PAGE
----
, it is possible to identify patients with AMD earlier so that strategies can be implemented to maintain vision for as long as possible.
Dry and Wet MD
Macular degeneration is divided into two categories, dry and wet. It is estimated that 90% of people diagnosed with AMD have the dry form. The dry form tends to lead to a gradual loss of vision over time, while the wet form can be associated with a sudden, rapid decrease in vision. The dry form of AMD is due to a slow deterioration of the retina with permanent damage occurring to the macula, while the wet form is due to a sudden bleed under the macula from leaky blood vessels causing extensive damage to the macula. Anyone diagnosed with the dry form has an increased risk of developing the wet form in the future.
The cause of AMD is unknown at this time, but a number of risk factors are associated with macular degeneration. Some of the risk factors are non-modifiable, for example: age, sex (females have a greater risk), family history, eye colour (blue eyes have a greater risk) and ethnicity (Caucasians are more at risk).
Other risk factors associated with AMD that may be modified include: obesity, a poor diet, a history of smoking, high blood pressure, cardiovascular disease and anyone with extensive UV exposure
. There is also ongoing research into genetic testing, using a cheek swab, to look for variations in specific genes associated with an increased relative risk of developing or experiencing progression of AMD.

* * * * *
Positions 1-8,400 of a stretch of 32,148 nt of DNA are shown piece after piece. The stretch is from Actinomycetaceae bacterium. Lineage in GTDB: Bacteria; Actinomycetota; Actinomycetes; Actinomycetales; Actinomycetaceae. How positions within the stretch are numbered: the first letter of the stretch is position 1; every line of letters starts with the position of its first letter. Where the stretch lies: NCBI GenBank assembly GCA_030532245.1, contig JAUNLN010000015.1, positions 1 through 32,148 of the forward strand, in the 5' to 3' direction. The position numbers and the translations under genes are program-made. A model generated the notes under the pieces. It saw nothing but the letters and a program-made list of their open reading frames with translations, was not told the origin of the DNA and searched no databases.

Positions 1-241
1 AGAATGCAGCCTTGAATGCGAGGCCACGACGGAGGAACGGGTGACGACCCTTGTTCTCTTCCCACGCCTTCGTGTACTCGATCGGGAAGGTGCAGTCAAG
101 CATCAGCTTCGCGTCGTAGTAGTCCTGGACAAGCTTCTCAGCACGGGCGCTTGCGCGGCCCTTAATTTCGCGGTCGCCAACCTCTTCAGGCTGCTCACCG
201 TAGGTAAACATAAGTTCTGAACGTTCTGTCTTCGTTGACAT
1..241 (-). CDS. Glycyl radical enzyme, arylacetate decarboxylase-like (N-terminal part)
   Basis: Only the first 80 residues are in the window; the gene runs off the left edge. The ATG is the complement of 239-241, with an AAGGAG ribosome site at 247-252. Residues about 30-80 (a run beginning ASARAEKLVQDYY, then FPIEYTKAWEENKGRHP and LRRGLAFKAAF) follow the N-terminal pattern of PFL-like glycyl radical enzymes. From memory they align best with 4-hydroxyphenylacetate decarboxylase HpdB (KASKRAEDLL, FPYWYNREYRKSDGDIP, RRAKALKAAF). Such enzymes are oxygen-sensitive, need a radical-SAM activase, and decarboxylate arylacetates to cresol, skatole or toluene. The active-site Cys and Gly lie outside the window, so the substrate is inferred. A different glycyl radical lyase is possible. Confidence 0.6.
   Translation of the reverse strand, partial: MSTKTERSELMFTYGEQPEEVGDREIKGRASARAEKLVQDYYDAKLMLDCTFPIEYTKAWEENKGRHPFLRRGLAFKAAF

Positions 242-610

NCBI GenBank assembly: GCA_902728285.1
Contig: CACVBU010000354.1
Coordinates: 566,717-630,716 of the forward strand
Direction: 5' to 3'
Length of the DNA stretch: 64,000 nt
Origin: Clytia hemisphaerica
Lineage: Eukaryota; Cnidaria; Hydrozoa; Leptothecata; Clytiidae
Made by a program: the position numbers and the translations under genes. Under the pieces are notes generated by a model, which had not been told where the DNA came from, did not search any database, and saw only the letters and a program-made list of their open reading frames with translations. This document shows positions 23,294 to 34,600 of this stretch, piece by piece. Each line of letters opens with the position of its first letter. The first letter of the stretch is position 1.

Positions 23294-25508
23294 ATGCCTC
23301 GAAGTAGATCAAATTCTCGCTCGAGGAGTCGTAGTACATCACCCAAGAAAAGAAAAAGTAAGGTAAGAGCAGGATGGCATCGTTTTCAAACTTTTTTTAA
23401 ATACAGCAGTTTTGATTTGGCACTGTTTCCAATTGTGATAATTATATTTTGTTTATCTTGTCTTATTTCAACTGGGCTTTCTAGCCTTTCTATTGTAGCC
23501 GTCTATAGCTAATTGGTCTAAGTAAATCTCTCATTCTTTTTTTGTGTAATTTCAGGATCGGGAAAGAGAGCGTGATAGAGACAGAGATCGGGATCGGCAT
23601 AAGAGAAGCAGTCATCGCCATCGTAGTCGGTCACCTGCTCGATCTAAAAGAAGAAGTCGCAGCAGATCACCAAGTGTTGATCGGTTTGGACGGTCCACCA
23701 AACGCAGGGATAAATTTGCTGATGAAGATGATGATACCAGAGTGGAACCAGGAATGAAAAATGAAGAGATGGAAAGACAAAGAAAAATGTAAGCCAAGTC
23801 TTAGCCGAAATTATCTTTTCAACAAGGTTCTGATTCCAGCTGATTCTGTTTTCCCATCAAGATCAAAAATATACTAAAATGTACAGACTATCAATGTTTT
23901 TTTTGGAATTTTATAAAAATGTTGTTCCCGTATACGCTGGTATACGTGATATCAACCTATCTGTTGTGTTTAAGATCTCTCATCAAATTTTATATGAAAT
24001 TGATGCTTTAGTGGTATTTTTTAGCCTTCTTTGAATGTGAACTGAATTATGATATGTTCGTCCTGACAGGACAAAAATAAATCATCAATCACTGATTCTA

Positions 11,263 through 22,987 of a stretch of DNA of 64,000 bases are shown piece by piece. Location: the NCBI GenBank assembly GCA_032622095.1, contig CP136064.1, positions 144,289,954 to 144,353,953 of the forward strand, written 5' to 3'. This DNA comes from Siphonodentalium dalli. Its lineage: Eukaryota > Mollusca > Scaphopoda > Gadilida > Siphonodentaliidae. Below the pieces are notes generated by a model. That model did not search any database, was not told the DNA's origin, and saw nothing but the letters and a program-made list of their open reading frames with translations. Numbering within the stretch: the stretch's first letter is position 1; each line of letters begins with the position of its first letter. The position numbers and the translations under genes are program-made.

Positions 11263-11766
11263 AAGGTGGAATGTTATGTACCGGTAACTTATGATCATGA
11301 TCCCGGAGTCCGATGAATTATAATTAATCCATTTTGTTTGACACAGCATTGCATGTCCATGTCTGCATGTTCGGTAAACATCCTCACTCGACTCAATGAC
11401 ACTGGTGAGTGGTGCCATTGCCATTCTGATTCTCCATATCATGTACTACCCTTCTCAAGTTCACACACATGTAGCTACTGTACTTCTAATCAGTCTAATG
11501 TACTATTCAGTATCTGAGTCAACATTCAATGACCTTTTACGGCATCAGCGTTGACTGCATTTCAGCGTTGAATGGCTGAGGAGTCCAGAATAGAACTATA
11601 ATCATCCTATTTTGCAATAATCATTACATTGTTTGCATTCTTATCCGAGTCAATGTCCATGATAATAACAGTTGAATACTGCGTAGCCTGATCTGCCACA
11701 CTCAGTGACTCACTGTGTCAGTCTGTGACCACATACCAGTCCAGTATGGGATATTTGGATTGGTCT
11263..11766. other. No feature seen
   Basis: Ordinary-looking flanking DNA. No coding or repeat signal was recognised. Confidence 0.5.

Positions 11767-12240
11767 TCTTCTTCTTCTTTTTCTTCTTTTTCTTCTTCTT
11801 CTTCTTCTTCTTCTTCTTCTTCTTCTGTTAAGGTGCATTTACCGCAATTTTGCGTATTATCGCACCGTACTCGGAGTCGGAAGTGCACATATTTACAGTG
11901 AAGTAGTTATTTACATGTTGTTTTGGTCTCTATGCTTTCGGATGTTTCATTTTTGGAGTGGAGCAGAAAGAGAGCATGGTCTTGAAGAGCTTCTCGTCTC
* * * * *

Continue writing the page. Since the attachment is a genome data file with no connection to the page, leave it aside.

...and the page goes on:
Periodic eye exams
, every 2 years for adults from 19-64 years of age, and annually for those over 65 years of age, are the best way to diagnose AMD. Just having ‘good’ vision; for example, 20/20 vision, does not guarantee good eye health. Early macular degeneration often occurs without any awareness of visual symptoms. Your Chase optometrist
will be able to discover early retinal changes associated with macular degeneration by examining the retina inside the eyeball, taking photos of the retina and using an OCT machine to image the individual layers of the retina (like a ‘CAT’ scan or MRI of the retina). Once a baseline health status of the eye is established, it is important, and easy, to follow for changes in the future by repeating an eye exam regularly.